Once doors opened, we found our seats inside. Even though I was higher up than I preferred, it was better than finding my seat was a bucket behind the stage, which I had almost expected given my high Ten Club number. My vantage point was great, looking at the stage from left center, on Mike McCready’s side. A couple of fans showed up in our section carrying an enormous banner that read “LET STONE SING,” but they couldn’t find a place to hang it that wouldn’t be obscured once everybody stood up. I took a picture of it for them and posted it on Twitter so Pearl Jam might still see it. One of the guys said, “I really don’t want to hear him sing. I’m just assisting.” I hear ya, dude. “Mankind” isn’t exactly on my song wish list, either. But I applaud the effort.
Truth be told, I was almost more excited to see Mudhoney than Pearl Jam. Almost. I mean, we were seeing a throwback show. Seattle, the forefathers of grunge—it really didn’t get much better than that. Well, unless there was a Temple of the Dog reunion, which wasn’t destined to happen thanks to Chris Cornell being on tour elsewhere. Nice timing, Chris.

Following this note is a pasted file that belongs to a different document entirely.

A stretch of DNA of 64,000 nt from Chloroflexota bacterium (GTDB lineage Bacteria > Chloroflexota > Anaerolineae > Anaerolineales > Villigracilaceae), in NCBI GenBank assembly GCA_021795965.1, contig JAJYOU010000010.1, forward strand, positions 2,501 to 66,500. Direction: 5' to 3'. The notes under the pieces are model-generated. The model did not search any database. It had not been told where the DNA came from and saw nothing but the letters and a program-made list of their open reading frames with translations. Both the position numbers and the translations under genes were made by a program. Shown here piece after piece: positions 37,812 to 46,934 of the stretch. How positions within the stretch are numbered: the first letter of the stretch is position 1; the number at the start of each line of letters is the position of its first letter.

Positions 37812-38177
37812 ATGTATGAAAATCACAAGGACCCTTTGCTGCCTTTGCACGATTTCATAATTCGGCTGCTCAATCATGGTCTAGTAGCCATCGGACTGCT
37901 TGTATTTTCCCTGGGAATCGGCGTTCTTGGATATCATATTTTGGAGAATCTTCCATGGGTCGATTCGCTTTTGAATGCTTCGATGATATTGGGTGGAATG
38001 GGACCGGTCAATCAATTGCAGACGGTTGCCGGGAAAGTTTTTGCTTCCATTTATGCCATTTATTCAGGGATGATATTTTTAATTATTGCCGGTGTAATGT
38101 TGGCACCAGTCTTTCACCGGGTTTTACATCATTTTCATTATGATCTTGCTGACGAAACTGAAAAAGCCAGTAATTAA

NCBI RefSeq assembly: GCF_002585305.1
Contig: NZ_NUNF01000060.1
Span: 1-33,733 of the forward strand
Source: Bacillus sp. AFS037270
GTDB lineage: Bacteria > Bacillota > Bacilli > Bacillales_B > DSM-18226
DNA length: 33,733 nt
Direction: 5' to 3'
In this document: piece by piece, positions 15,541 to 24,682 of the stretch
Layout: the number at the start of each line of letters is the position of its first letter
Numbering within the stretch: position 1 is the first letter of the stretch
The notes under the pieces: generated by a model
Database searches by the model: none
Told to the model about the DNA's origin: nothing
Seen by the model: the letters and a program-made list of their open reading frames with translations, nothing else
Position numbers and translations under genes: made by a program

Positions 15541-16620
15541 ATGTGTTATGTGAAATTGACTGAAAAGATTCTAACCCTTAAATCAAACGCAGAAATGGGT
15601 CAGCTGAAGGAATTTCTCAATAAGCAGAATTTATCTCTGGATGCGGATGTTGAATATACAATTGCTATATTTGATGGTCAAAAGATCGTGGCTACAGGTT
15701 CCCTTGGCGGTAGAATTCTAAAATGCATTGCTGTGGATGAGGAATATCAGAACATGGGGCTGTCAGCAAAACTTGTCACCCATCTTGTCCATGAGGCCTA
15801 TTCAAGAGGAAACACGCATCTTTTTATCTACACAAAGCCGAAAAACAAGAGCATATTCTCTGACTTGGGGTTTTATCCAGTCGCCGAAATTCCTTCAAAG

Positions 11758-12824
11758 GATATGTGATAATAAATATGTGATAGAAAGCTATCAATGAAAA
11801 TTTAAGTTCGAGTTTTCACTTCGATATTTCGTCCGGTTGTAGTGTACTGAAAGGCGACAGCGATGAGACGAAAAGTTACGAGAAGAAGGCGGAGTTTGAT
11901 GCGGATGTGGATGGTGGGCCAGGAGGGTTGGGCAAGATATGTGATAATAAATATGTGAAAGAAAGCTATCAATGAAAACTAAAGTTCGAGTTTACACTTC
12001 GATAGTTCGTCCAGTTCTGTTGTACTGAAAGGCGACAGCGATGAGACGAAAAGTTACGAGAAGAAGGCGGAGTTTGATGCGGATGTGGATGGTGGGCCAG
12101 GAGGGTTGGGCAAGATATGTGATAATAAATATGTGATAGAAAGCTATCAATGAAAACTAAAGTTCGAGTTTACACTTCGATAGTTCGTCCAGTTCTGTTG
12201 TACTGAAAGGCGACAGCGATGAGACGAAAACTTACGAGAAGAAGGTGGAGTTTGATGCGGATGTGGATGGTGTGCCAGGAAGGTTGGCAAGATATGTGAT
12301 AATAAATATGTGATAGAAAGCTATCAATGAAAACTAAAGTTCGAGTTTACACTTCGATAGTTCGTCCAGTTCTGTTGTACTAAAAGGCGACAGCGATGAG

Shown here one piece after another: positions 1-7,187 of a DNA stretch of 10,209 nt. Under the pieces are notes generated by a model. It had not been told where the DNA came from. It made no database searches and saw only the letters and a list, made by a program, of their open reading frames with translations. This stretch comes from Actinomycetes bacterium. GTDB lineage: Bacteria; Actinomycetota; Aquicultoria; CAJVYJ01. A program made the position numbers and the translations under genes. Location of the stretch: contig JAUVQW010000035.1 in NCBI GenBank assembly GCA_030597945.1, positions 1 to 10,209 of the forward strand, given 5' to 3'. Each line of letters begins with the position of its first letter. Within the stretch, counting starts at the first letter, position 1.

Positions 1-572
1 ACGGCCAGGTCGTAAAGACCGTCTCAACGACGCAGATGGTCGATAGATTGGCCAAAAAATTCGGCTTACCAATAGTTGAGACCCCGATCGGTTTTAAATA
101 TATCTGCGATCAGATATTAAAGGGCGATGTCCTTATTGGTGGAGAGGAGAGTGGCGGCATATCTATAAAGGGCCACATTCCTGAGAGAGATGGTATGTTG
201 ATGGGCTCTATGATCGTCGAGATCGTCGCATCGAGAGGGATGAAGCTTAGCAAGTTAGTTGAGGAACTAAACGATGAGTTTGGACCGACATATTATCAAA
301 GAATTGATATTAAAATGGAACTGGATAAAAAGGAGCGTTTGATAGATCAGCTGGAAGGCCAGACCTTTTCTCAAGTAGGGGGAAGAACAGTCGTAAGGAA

Mudhoney was impossibly rocking. Their energetic, tight set was the perfect kick-off for an epic night. Mark Arm seriously knows how to command a stage, gesticulating around like some kind of punk rock Baptist minister. All those people who skipped Mudhoney should be fitted with a Cone of Shame; I’m sure Eddie kept tabs on you, so you’d better watch yourselves. What a performance you missed. As good as they were, seeing them at the Key Arena only made me want to see them again in a smaller setting. Mudhoney’s sound was made to live in darkly-lit, grimy clubs with electric bodies thrashing in appreciation. I had no clue my wish would be granted several days later.
There was about an hour between Mudhoney and Pearl Jam’s sets, so I used that time to venture to the other side of the arena to meet a couple of Twitter pals, Andee and Kate. We chatted just long enough to get hit on by some gross drunk guy. Way to spoil our brief time together, creepo. Still, it was great to finally meet a couple of gals I’d only talked to online about our shared appreciation in music.